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Ha or Full Spectrum?

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#1 hdoraisamy

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Posted 23 September 2020 - 03:34 PM

So I decided to take the plunge and mod my camera smile.gif

The question I am struggling with is: Full Spectrum or H-alpha? undecided.gif

I've read through the existing forums and responses are mixed.

My unique situation is as follows:

 

  • The camera will be exclusively used for Astrophotography
  • I would like to image nebulae such as M42, North America, Heart & Soul, large galaxies such as M31, Milky Way and if possible the terrestrial planets
  • I have a couple of lenses - primarily a Rokinon 16mm and a Pentax 135mm which will be used
  • My camera is a Canon EOS Rebel T6
  • I also have a Celestron Nexstar 8SE, but i hardly get the scope out since I live in a moderately light polluted neighborhood (LED lights)

 

I am leaning towards an H-alpha conversion compared to a Full Spectrum since I do not want to spend extra in a UV/IR cut filter on top. 

 

I know the H-alpha mod works great for nebulae. How will it perform if I try to image M31 and the Milky Way?

 

Thanks in advance!
 



#2 asanmax

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Posted 23 September 2020 - 04:25 PM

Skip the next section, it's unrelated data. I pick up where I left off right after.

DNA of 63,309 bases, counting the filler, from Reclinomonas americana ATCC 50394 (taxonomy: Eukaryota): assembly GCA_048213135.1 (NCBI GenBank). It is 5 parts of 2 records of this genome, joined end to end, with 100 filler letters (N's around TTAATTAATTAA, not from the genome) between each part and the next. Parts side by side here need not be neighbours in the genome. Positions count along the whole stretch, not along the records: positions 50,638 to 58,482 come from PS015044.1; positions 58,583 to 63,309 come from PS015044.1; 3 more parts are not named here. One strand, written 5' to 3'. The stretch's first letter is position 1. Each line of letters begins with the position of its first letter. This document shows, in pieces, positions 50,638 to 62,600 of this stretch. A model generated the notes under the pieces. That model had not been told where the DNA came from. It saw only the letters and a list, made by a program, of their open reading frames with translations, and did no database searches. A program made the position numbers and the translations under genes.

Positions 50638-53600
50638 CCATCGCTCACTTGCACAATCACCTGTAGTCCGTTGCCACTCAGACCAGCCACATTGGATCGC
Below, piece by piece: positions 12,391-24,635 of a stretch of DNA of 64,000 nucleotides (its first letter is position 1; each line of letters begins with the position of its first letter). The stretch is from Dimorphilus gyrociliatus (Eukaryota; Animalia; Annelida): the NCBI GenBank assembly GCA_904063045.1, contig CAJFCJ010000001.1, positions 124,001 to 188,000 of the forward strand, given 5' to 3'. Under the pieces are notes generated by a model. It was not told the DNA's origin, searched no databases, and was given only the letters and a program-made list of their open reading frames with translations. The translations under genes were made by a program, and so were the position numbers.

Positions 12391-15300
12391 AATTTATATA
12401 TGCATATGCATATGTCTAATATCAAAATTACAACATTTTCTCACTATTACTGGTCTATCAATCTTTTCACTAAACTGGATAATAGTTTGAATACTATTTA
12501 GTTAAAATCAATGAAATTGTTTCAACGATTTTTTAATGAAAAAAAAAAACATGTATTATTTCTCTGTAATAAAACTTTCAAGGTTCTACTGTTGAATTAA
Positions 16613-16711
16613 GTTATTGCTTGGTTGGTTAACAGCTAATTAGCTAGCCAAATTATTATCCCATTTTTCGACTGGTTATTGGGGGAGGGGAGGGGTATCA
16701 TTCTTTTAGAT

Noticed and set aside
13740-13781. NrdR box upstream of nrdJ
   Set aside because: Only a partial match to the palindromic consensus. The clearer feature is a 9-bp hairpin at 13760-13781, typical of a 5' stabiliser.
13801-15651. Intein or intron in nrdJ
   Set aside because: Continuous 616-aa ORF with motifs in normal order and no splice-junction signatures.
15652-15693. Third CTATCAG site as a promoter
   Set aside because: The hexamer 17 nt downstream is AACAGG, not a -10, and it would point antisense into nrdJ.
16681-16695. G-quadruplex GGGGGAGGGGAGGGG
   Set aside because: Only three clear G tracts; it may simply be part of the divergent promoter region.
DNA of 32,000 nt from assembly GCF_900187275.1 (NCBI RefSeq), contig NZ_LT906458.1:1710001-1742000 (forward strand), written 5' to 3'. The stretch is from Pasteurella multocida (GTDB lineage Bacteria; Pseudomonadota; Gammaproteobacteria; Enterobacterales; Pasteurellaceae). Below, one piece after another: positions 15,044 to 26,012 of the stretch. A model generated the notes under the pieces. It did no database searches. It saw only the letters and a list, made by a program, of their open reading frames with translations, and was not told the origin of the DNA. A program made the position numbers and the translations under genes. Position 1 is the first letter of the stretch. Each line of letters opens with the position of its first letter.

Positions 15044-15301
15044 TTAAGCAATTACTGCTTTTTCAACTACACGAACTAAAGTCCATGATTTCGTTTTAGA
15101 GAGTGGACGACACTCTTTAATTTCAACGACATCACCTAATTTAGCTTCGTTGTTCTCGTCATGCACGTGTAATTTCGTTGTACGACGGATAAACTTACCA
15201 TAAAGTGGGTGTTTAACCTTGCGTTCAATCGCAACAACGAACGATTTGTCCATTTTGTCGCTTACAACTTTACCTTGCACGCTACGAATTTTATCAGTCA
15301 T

Ha mod works for everything and would be your best bet.

However the LPF1 and LPF2 filters are hard to separate in a Canon T6, you can easily damage the LPF1.

So you will most likely have to remove both and add a replacement UV/IR cut glass.

 

You can also do a full spectrum mod and remove both filters but you will need to use external IR/UV cut filter which I think is not the best idea if you use lenses.


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#3 Stelios

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Posted 23 September 2020 - 04:29 PM

Moving to DSLR



#4 hdoraisamy

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Posted 23 September 2020 - 04:41 PM

Ha mod works for everything and would be your best bet.

However the LPF1 and LPF2 filters are hard to separate in a Canon T6, you can easily damage the LPF1.

So you will most likely have to remove both and add a replacement UV/IR cut glass.

 

You can also do a full spectrum mod and remove both filters but you will need to use external IR/UV cut filter which I think is not the best idea if you use lenses.

I plan to get this done professionally as a service. It is good to hear that H-alpha is good for everything. Thank you!



#5 erictheastrojunkie

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Posted 23 September 2020 - 04:44 PM

Do you plan on doing IR photography more than just a few "I'm kinda interested in playing around with this" type of moments? Probably not. Do h-alpha mods, save yourself the annoyance and trouble/cost of having to figure out how to integrate a UV/IR Cut filter into your imaging train. 

 

For the vast vast vast majority of astrophotographers a full spectrum mod makes no sense and only makes the imaging portion of astrophotography a bigger PITA. 


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#6 asanmax

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Posted 23 September 2020 - 04:45 PM

I plan to get this done professionally as a service. It is good to hear that H-alpha is good for everything. Thank you!

Well, if you're not planning to modify your camera yourself, then just go for H-alpha mod. I really doubt you will ever think about a full spectrum mod.